Designing in the live area for printed pieces

Let’s define what the “live area” is and why it is important to design within this area when designing for print.

So, what is the fabled “live area?” The live area is the area in which your printer deems a safe zone for important text or images. This is an area of your printed piece that they can deem safe from cropping. See the example image below depicting the different zones to keep in mind when designing a business card: Green is the bleed area; blue is the finished size trim area; and the red is the live area or safe zone.

live area example
How to figure out the live area
You may be wondering how big the live area or safe zone is. Well there is no set answer for that because every printer has their own safe zone or live area. For example, PsPrint recommends a live area of 1/8-inch from the finished cut edge on every side of a printed piece. I like to put important text or graphics at least 1/8-inch from the trim edge. I do this because, even if your printer allows 1/16-inch from the trim edge, if the printed piece was not cut perfectly square and exactly to size, then your text or images will emphasize if the trim was less than perfect.

General guideline points:

  • For business cards or small postcards where surface real estate is minimal use 1/8-inch from trim edge for your live area.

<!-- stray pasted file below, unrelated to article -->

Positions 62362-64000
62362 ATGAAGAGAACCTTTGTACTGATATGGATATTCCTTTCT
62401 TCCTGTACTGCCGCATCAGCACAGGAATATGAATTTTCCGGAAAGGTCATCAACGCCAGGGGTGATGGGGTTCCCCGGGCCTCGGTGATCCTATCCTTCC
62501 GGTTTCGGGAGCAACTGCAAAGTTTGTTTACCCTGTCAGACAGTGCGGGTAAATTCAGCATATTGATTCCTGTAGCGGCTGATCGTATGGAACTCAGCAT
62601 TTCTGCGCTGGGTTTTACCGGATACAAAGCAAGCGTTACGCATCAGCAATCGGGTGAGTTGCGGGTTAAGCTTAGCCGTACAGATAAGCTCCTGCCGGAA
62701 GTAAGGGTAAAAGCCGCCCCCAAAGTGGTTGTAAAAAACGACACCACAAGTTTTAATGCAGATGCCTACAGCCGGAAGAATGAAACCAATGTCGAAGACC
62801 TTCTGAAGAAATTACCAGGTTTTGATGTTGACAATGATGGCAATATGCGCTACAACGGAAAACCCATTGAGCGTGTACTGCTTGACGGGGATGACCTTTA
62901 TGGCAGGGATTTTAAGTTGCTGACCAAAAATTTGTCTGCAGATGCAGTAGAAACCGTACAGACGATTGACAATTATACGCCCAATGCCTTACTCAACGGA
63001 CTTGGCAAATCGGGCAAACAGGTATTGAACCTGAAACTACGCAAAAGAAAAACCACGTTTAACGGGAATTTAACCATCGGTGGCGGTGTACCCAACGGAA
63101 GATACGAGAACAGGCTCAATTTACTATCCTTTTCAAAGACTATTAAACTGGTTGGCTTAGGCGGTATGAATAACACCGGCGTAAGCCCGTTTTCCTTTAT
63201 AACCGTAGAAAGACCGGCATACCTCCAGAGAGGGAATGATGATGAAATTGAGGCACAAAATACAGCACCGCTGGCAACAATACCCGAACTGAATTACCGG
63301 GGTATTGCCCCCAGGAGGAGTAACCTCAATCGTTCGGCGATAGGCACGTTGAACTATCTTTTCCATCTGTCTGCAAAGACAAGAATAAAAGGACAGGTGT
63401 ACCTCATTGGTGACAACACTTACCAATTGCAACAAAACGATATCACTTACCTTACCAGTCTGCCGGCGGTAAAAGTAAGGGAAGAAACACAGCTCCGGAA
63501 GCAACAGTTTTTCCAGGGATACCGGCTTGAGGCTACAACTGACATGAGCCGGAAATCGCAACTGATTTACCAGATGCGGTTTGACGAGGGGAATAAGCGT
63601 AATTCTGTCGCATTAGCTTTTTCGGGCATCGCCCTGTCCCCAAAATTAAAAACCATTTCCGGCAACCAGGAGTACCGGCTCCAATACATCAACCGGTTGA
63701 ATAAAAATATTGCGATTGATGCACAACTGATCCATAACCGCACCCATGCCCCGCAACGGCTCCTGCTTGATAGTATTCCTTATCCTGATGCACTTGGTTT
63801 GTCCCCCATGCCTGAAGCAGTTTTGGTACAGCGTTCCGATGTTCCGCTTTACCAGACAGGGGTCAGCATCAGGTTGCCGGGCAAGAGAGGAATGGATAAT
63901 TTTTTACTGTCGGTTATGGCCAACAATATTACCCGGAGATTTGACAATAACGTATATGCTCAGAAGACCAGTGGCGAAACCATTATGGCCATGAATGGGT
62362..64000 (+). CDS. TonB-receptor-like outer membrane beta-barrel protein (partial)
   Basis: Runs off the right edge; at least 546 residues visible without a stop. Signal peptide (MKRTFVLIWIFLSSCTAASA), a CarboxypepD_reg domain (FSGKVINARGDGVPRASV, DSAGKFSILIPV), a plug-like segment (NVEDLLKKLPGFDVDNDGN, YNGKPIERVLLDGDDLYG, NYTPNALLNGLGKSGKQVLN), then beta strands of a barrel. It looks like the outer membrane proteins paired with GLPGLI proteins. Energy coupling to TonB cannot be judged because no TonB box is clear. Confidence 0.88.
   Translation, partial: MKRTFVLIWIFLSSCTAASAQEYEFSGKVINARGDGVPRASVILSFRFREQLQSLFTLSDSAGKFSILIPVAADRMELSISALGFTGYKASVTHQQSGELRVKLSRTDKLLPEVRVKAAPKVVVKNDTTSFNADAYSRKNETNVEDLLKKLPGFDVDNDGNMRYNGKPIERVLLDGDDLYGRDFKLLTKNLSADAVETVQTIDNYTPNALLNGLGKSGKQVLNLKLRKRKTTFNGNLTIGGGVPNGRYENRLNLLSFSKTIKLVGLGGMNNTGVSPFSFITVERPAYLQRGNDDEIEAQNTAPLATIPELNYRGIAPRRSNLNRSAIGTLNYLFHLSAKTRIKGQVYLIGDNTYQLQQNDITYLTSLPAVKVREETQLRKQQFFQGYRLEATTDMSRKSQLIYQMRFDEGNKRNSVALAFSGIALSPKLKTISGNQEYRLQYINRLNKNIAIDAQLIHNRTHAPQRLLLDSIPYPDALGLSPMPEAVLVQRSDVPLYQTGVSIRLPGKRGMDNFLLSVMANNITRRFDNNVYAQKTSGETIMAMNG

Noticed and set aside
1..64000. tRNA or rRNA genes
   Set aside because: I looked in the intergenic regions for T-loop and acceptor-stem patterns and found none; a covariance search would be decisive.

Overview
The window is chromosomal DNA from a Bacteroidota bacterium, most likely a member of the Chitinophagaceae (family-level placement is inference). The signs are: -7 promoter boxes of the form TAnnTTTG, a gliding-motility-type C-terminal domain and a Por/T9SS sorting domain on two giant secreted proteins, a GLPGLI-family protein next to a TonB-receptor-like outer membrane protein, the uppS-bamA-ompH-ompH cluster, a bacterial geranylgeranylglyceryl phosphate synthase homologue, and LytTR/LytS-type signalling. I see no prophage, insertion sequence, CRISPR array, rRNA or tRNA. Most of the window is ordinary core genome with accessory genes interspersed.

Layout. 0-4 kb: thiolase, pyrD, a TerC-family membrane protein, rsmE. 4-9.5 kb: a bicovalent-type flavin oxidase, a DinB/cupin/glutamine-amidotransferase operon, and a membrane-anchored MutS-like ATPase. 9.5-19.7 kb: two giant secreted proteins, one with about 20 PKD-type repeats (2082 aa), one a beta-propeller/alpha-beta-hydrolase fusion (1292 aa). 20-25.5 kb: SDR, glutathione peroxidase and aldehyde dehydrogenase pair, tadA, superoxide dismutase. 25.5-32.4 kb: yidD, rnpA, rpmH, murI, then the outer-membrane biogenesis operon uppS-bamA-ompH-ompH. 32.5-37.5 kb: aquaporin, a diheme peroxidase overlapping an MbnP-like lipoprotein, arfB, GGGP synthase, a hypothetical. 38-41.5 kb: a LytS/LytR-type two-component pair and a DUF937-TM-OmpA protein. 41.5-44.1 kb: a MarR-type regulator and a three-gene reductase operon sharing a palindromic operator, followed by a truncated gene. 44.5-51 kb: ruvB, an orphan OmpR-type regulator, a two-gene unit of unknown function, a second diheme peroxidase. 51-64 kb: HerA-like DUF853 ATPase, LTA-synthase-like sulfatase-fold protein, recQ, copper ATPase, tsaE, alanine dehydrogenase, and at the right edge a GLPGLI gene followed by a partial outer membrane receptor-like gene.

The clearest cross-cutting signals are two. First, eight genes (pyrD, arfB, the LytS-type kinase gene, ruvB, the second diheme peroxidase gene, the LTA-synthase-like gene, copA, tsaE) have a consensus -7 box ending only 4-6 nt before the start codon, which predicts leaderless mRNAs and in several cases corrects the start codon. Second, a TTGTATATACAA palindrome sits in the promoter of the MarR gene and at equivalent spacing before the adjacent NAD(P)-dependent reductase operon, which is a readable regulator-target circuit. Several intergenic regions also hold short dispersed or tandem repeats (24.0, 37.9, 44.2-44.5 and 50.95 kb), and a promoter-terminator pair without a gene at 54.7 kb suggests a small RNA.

• For large postcards or brochures where surface real estate is flexible use 1/4-inch to 1/2-inch from trim edge for your live area.
  • Always check with PsPrint or their product templates before you start your design to make sure how much to allow not only for the live area but for the bleed area, too. (The bleed area is the amount you should extend background images or color beyond the finished cut size of your printed piece.)

Remember only you can prevent bad design. Although your printer is not responsible for telling you if your text or image is in the danger zone, some online printers such as PsPrint will contact you if they catch a file setup or design error. To save time, you should treat your printed pieces like an important investment. Take the time to research what the successful companies are doing for their printed material, get out a ruler and measure that margin! Better yet take some design classes or hire your friendly neighborhood graphic designer. By doing some prep work and designing in the live area you will save yourself money, time and a few trees by avoiding a print job you might have otherwise had to scrap.

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